• Ad-free environment

Already a member? Log in now.

Notes for this article

Add a new note
If you are trying to select text to create highlights or citations, remember that you must now click or tap on the first word, and then click or tap on the last word.
One moment ...
Project items

Items saved from this article

This article has been saved
Highlights (0)
Some of your highlights are legacy items.

Highlights saved before July 30, 2012 will not be displayed on their respective source pages.

You can easily re-create the highlights by opening the book page or article, selecting the text, and clicking “Highlight.”

Citations (0)
Some of your citations are legacy items.

Any citation created before July 30, 2012 will labeled as a “Cited page.” New citations will be saved as cited passages, pages or articles.

We also added the ability to view new citations from your projects or the book or article where you created them.

Notes (0)
Bookmarks (0)

You have no saved items from this article

Project items include:
  • Saved book/article
  • Highlights
  • Quotes/citations
  • Notes
  • Bookmarks
Notes
Cite this article

Cited article

Style
Citations are available only to our active members.
Sign up now to cite pages or passages in MLA, APA and Chicago citation styles.

(Einhorn, 1992, p. 25)

(Einhorn 25)

1

1. Lois J. Einhorn, Abraham Lincoln, the Orator: Penetrating the Lincoln Legend (Westport, CT: Greenwood Press, 1992), 25, http://www.questia.com/read/27419298.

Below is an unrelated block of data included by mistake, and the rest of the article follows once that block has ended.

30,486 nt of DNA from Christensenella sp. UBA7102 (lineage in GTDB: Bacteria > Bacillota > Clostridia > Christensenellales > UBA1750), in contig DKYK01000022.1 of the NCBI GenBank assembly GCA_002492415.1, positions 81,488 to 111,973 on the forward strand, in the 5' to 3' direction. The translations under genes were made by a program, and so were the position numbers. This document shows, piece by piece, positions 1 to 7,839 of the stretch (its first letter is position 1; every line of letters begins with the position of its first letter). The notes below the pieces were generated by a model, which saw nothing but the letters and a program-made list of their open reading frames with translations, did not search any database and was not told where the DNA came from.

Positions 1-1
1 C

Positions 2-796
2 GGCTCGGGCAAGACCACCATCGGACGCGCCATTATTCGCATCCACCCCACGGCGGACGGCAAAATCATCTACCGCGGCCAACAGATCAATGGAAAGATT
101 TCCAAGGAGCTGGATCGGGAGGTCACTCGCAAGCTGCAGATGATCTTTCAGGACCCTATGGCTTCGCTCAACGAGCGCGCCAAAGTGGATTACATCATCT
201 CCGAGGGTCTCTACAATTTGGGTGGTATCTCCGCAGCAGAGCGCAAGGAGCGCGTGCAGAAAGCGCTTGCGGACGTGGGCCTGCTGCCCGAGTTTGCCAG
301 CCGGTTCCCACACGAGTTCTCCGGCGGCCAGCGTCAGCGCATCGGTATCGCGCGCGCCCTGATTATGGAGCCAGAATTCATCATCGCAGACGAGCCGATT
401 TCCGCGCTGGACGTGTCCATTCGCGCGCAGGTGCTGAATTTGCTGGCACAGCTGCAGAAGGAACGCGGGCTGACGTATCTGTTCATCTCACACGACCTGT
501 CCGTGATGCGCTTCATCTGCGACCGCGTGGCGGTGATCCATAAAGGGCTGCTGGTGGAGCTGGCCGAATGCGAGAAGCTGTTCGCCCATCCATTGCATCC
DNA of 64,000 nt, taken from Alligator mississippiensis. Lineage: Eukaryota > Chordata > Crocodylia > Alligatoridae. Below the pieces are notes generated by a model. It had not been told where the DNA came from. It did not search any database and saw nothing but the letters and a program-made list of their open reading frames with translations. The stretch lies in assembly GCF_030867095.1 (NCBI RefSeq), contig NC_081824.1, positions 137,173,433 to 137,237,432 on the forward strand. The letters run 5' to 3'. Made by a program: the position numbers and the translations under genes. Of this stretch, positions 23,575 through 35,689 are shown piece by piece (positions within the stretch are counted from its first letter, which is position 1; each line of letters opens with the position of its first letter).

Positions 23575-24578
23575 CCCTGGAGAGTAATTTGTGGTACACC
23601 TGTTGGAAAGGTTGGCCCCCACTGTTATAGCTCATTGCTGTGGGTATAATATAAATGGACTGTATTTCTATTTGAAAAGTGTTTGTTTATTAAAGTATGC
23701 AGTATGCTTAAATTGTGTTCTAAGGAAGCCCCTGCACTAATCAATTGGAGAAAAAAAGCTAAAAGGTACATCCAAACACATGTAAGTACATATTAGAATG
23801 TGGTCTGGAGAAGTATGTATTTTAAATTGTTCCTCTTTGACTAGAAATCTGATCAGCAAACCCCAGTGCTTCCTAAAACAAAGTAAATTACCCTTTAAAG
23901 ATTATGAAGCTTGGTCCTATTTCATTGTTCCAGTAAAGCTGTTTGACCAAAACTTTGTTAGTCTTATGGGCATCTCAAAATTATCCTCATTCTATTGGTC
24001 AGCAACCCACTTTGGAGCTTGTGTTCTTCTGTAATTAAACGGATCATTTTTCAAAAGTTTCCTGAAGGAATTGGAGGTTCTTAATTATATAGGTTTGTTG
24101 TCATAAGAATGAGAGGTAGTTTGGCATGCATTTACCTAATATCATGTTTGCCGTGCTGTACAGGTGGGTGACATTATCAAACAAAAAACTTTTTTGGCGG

Cited article

In More States, Parole Is a Thing of the Past ; Several Cases in California - and the Spread of Laws Elsewhere - Underscore the Fall of Parole Nationwide
Settings

Settings

Typeface
Text size Smaller Larger
Search within

Search within this article

Look up

Look up a word

  • Dictionary
  • Thesaurus
Please submit a word or phrase above.
Print this page

Print this page

Why can't I print more than one page at a time?

Full screen

matching results for page

Cited passage

Style
Citations are available only to our active members.
Sign up now to cite pages or passages in MLA, APA and Chicago citation styles.

"Portraying himself as an honest, ordinary person helped Lincoln identify with his audiences." (Einhorn, 1992, p. 25).

"Portraying himself as an honest, ordinary person helped Lincoln identify with his audiences." (Einhorn 25)

"Portraying himself as an honest, ordinary person helped Lincoln identify with his audiences."1

1. Lois J. Einhorn, Abraham Lincoln, the Orator: Penetrating the Lincoln Legend (Westport, CT: Greenwood Press, 1992), 25, http://www.questia.com/read/27419298.

Cited passage

Welcome to the new Questia Reader

The Questia Reader has been updated to provide you with an even better online reading experience.  It is now 100% Responsive, which means you can read our books and articles on any sized device you wish.  All of your favorite tools like notes, highlights, and citations are still here, but the way you select text has been updated to be easier to use, especially on touchscreen devices.  Here's how:

1. Click or tap the first word you want to select.
2. Click or tap the last word you want to select.

OK, got it!

Thanks for trying Questia!

Please continue trying out our research tools, but please note, full functionality is available only to our active members.

Your work will be lost once you leave this Web page.

For full access in an ad-free environment, sign up now for a FREE, 1-day trial.

Already a member? Log in now.